Sunday, August 10, 2014


Time for the annual Frank/Ohio-family pilgrimage to Sandbridge Beach, about thirty minutes south of Virginia Beach. There’s nothing much (make that nothing, period) to do here except go to the beach, make a few meals, and drink a few bottles of wine. (And of course, argue with Kids #1 through #3 about electronic time.)

This year, I’ve kept it simple: my parents are members of Alice Feiring’s Feiring Line Wine Society and are several months behind. So I just brought the bottles, along with a few other random selections. There are fewer of us along this year – but just as much wine. But I’m not one to let an unfinished bottle stop be from opening another bottle, so I am sure we’ll do just fine.

Sit back, relax, and if any of these bottles look intriguing… I might just know where you can buy them.


Los Pilares LaDona 2013
(San Diego County, California)

A petnat from San Diego. Who knew? Apparently Alice knew because she managed to scoop up three of the 30 cases made of this wine – that’s about 10% of total production. Los Pilares is a tiny-scale wine project that tries to make wines as naturally as possible (I’m going to stop saying that with every post, because if the wine is from Alice’s line up, “naturally as possible” is a given.) For these guys (for all natural-minded guys/gals, really) it starts with the grapes. San Diego isn’t the natural home for grapes like Chardonnay and Cabernet Sauvingnon, so you won’t find those stand-bys under the Los Pilares label. Instead, they’re looking to grapes that are natural, traditional matches to the region's warm,
dry climate (which happen to be the same grapes you would find in the warm, dry south of France: Mourvedre, Grenache, Carignan. And for this one, they’ve chosen Muscat, which is traditionally grown a lot in those parts where it’s traditionally used for sweet dessert wines.

But this wine is neither sweet, nor dessert. It’s a petnat – short for petillant naturel. It’s a specific sort of sparkling wine that’s all the rage among the natural set – partly because you can make it without much mucking around. And partly because it makes for a charming and delicious bottle of bubbles. How to: fermentation begins. Natural yeast and magic gnomes are involved. (Alright, there are no gnomes, but the yeast thing is pretty magic.)  Before it’s finished, the partially fermented wine is bottled and capped and with a little luck and a prayer, it finishes fermentation into the bottle, where it’s transformed into a foamy, sparkly, bottle of happiness. Sometimes the end result might be sweet, sometimes dry. Sometimes it might be a overly funky microbial mess. Sometimes it might be delicious but um, explosive. The mystery is part of the magic. It seems like a simple process, but it’s not the easiest thing to get right and there’s no magic formula. But that’s part of the fun.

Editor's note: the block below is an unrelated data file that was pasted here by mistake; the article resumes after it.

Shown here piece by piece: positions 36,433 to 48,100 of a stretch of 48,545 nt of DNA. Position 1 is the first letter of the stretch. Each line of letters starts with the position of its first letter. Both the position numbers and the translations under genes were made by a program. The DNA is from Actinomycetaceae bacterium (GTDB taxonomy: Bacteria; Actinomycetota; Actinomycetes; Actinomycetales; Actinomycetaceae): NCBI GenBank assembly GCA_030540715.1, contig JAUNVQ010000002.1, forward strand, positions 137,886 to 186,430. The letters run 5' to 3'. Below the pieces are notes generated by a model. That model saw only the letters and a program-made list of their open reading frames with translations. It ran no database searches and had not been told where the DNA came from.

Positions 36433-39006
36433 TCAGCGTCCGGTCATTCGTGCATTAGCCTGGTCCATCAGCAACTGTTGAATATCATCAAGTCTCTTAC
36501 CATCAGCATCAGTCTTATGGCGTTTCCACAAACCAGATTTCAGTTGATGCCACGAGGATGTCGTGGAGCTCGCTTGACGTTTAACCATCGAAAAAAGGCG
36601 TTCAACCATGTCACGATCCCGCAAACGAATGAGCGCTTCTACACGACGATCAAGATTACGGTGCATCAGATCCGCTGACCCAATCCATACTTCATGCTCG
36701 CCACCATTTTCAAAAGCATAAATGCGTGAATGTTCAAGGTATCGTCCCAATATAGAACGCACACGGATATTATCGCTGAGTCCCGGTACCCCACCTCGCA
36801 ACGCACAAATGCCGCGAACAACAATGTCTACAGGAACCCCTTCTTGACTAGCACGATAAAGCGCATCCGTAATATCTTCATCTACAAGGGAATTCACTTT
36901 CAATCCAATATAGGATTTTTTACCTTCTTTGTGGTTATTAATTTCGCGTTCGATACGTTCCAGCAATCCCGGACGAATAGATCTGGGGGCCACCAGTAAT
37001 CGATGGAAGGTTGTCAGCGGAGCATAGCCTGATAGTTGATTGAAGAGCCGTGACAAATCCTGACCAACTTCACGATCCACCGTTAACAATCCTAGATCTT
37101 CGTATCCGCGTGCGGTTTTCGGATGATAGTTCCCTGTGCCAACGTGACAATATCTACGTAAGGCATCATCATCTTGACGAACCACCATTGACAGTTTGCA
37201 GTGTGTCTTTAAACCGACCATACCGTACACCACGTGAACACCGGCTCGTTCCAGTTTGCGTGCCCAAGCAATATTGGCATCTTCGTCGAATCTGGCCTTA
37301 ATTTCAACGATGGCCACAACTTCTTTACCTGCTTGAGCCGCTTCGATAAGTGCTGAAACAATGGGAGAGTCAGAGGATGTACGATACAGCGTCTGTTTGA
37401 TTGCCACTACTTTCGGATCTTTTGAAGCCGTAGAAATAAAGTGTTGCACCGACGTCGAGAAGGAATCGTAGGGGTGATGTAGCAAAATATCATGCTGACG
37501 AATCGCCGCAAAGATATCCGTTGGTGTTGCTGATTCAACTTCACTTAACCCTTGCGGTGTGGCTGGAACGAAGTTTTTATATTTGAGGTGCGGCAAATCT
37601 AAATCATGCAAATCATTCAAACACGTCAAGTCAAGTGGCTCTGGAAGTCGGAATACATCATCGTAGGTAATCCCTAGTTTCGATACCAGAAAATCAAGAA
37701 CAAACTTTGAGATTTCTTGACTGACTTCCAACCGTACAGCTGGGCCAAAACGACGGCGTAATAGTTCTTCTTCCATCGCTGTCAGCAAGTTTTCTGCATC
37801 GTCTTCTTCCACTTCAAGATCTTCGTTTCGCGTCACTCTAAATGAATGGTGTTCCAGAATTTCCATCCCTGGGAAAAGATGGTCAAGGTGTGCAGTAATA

This particular bottle wasn’t a full-on gusher, but a slow, sneaky bubbly overflow was involved. The wine sees a bit of skin contact so it’s a bit orange-y -  a golden peachy color. A touch of tannic structure. Totally unfiltered so it's nice and cloudy. Taste-wise, there's a little bit of funk with floral, ginger-y, honeyed notes. Sort of a cross between beer and cider and a clean, tasty orange wine – more foamy than full-on bubbly.

I liked it. My mother liked it. Y wasn’t crazy about it (but he pretty much likes Riesling and Barolo and that’s about it…. Excellent taste, but not terribly adventurous.) The big surprise… my father didn’t really like it – at least he didn’t like the first glass.  But clearly not liking it didn’t stop him from drinking it.  By the second glass, he’d stopped trying to make it taste like any wine he’s ever had before and just went with it… and began to enjoy it for what it was – a funky, foamy, orange-tinted bottle of fun.

Price: $27, but really, priceless. Because if you’re not already a member of the Feiring Line Wine Society, there’s no more to be had.

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